Ars Simia naturae - art is the ape of nature
Among the realistic images of animals contained in the Album of Plants and Animals, we can see the representation of a monkey-painter with a brush and a palette. This involves a modern understanding of the purpose of art as the imitation of nature. Imitation, in other words, aping. The verb “to ape” is a calque from Latin. The Latin simulo, simulare [imitate, to imitate] comes from the noun simia: i.e. “ape”. The Latin verb meaning imitation has been transferred to many European languages: to all Romance languages, English, Swedish and Polish as “simulate” (mainly in the sense of pretending illness).
The association of apes with imitation has an ancient genesis. The Greeks and Romans were convinced that primates mimic human behaviour. The Greek geographer and historian Strabon, who lived in the first century BC, mentioned that the hunters use this property of monkeys when hunting for them: they show the animals how they wash their eyes with water and then hand them a bowl with birdlime (glue made from mistletoe); the unfortunate monkeys glue their eyes shut and cannot escape; similarly, the hunters show them how to wear shoes, and then give them heavy, lead ones. Pliny the Elder (23–79) alluded to these rather peculiar accounts of Strabon in his Natural history [Naturalis historia]: “[...] imitating hunters, they rub themselves down with birdlime and put their feet into traps“ (Plinius, Naturalis historia, Vol. 3, book 8, Ch. 80). In addition, Pliny mentioned the account of Mucianus (1st century AD) in relation to monkeys playing checkers.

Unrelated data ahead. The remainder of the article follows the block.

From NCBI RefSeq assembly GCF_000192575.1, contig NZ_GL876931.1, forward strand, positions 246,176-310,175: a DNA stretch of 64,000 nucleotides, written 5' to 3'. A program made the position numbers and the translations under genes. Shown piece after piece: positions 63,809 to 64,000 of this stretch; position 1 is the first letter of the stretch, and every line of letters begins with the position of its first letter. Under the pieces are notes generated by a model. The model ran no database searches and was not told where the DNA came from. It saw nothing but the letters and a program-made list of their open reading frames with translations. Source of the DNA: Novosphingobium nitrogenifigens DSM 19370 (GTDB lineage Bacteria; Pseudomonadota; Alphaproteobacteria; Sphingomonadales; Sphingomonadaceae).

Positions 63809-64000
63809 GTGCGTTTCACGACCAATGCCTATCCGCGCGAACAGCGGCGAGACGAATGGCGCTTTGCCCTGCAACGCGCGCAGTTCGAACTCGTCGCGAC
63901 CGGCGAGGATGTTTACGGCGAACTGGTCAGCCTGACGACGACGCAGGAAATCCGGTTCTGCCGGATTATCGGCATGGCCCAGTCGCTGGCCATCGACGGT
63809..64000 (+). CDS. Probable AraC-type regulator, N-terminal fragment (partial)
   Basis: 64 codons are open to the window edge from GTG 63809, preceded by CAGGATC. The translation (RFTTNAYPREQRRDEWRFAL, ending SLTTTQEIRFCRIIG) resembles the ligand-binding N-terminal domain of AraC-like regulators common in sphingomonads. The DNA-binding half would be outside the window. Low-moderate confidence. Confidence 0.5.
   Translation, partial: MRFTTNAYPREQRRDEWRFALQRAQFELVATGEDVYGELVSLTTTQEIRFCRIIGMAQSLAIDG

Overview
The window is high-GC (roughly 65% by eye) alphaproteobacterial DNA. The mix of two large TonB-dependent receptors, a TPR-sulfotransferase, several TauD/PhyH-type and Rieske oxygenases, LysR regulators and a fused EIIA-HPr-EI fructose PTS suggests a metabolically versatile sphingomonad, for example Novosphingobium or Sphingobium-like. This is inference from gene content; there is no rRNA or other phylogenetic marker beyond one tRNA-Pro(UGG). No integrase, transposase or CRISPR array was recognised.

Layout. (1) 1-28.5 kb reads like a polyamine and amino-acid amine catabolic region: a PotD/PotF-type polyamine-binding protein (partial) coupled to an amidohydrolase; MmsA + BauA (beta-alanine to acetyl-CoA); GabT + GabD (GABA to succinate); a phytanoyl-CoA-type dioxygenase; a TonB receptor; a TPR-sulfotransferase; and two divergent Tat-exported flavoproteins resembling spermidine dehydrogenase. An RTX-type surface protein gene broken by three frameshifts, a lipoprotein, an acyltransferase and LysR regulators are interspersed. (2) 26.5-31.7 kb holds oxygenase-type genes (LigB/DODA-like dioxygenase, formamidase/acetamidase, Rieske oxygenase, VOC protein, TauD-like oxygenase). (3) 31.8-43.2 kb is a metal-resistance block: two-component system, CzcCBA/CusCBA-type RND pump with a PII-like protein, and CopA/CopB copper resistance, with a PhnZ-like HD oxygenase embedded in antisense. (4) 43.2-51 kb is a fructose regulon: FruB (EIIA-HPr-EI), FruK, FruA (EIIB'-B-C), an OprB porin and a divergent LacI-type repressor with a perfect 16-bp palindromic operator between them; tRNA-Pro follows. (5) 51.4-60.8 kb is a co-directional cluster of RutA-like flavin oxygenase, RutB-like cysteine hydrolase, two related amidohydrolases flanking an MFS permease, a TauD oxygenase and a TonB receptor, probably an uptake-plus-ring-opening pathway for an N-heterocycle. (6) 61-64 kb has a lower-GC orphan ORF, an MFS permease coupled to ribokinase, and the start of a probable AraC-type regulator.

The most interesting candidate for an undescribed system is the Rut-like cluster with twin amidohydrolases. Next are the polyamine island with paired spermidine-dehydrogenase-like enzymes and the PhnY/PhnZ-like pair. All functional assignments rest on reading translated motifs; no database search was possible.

As a consequence of the authority of ancient writers, the belief in the imitative tendencies of apes has become a topos of medieval literature. In the modern period, especially in the 18th century, performances of monkeys engaged in various, typically human activities were popular. Among them, there were depictions of monkeys using painting accessories. It was not only a reference to the mimetic nature of painting skills. Monkeys, by imitating people, ridiculed their stupidity and vanity. Perhaps, the image from The Book of plants and animals of a monkey holding a pearl shown next to the monkey-painter is also a reference to human vanity. Whoever the author of the collection was, he had – it seems – a healthy perspective of humanity and his own profession.
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